Before getting too far into writing your book, it's vital to take a step back and create "the big picture" about your book's subject, your target reader and how you're going to use your book as a marketing tool.

So many times we get a business idea and rush right into action to "make it so." (Trust me, I am more than familiar with this concept having done it dozens of times myself.) I admire great energy, and sometimes quick action does pay off. But, when it doesn't, it usually turns into a cosmic and financial slap-upside-the-head experience I'd rather avoid.

In fact, you might have heard the story about how I failed to do proper market research before writing my second book, Get a Job! Put Your Degree to Work. The result was I wasted a lot of time, energy and money on writing a book that never took off in the marketplace.

As a friend of mine recently told me, "Go out and make new mistakes, don't repeat mine." So I'm passing on what I know on to you.

3 Ways to Write a Book That Sells

1. Do "lazy research" first. Even I don't mind doing research when it's called "surfing the web." So I recommend you start there by doing several Internet researches surrounding your book's topic. In addition to similar books, you'll also find websites, blogs and the names of other who are experts in your book's topic. (But don't let all this "it's been done before" information scare you. You're an expert, too, you just need the book to prove it.)
2. Do store research. Check out your local bookseller to find out what's on the shelves. Although your chief goal might not be to get your book in Borders, you can find out what's prominent and selling. As you check that out, see what's selling in general and think about how you could take your subject and give it that "best seller" slant.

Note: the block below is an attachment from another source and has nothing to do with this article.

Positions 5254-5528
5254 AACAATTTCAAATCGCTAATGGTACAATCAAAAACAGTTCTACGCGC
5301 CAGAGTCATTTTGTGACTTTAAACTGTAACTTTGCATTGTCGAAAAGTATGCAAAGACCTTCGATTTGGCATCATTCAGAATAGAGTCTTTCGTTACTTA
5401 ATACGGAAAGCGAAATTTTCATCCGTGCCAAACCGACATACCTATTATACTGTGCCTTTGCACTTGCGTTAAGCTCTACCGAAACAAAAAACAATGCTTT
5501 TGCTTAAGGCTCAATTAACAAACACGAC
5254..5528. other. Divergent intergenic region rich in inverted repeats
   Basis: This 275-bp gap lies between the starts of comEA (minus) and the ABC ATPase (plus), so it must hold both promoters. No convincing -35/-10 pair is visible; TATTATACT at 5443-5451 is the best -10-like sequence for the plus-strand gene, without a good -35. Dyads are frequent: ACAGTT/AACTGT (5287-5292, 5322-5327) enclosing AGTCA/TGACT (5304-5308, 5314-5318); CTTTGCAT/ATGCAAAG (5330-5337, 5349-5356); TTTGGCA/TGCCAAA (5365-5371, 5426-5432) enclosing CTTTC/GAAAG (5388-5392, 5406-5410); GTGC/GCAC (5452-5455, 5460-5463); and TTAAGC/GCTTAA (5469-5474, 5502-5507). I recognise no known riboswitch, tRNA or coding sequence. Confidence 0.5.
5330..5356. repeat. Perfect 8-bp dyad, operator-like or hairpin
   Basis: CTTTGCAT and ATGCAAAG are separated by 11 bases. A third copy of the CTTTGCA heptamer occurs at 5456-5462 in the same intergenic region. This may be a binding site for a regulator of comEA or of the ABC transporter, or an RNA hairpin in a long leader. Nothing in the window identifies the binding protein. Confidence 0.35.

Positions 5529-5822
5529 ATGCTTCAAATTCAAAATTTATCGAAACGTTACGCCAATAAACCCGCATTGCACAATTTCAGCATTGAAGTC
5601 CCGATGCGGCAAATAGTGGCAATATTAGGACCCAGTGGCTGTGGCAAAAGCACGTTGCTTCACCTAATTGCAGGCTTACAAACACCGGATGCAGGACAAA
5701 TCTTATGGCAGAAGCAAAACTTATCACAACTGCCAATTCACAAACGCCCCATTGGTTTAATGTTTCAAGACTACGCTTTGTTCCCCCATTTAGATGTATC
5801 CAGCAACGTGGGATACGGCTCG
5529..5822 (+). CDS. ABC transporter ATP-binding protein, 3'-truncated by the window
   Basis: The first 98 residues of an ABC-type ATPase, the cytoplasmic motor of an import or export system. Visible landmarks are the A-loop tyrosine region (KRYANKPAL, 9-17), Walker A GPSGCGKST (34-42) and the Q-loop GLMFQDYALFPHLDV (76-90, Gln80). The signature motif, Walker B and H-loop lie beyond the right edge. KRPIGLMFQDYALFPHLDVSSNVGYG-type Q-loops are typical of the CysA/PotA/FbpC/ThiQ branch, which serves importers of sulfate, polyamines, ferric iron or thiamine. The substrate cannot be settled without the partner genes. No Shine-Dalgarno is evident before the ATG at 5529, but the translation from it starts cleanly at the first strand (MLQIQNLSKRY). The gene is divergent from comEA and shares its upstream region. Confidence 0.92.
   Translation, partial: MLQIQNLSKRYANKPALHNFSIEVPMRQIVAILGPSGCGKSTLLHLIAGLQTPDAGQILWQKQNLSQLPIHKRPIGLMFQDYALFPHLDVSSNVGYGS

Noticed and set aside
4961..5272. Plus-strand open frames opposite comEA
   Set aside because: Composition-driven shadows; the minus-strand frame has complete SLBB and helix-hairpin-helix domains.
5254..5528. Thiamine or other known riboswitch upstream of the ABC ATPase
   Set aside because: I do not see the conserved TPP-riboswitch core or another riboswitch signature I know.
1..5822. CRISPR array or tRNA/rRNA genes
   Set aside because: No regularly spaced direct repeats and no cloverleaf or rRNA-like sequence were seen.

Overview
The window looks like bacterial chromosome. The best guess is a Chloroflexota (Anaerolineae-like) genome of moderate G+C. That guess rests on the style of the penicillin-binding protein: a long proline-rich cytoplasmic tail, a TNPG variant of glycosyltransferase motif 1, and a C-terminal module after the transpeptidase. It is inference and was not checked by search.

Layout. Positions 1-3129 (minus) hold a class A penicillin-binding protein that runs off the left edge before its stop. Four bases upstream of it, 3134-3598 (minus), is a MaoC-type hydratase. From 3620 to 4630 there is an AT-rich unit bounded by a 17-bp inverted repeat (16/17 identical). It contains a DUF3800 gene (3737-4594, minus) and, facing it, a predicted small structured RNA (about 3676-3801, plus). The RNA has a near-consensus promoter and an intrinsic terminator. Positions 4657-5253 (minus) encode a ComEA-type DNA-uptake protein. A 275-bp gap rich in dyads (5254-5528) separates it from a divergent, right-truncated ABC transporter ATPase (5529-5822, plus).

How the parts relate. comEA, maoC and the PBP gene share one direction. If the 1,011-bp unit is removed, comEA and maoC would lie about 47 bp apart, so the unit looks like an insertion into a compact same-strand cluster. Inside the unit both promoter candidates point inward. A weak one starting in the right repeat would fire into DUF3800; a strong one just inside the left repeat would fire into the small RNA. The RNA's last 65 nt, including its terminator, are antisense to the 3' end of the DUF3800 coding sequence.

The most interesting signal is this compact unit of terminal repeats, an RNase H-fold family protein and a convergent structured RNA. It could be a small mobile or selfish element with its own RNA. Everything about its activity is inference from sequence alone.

3. Do in-person interviews. Don't be shy about your book idea. Chat it up with clients and prospects and tell them the basics and then sit back, shut up and see what they have to say. If you get a lot of "push back," it could mean you're on an "uphill track" (or, dare I say it, wrong track) with your subject. Write what you want--this is your masterpiece, right? At the same time, I wished I would have talked less and listened more when I was creating "Get a Job!"

Great books aren't written in a vacuum. Before sitting down at the keyboard to start pounding yours out, take the time to see what else is out there. The best benefit from doing market research is that you will come away with a clearer idea about what people want to read--so you can write just that book.

P.S. What else do you want to know about book writing and promotion? I'm here for you. Shoot your questions to

Author's Bio: 

Donna Kozik, founder of, is a book writing & publishing consultant who shows business owners how to write their book quickly and easily to create a no-fail marketing tool. Find out what mistakes to avoid and how close you are to publishing success with a Free Special Report & Quiz at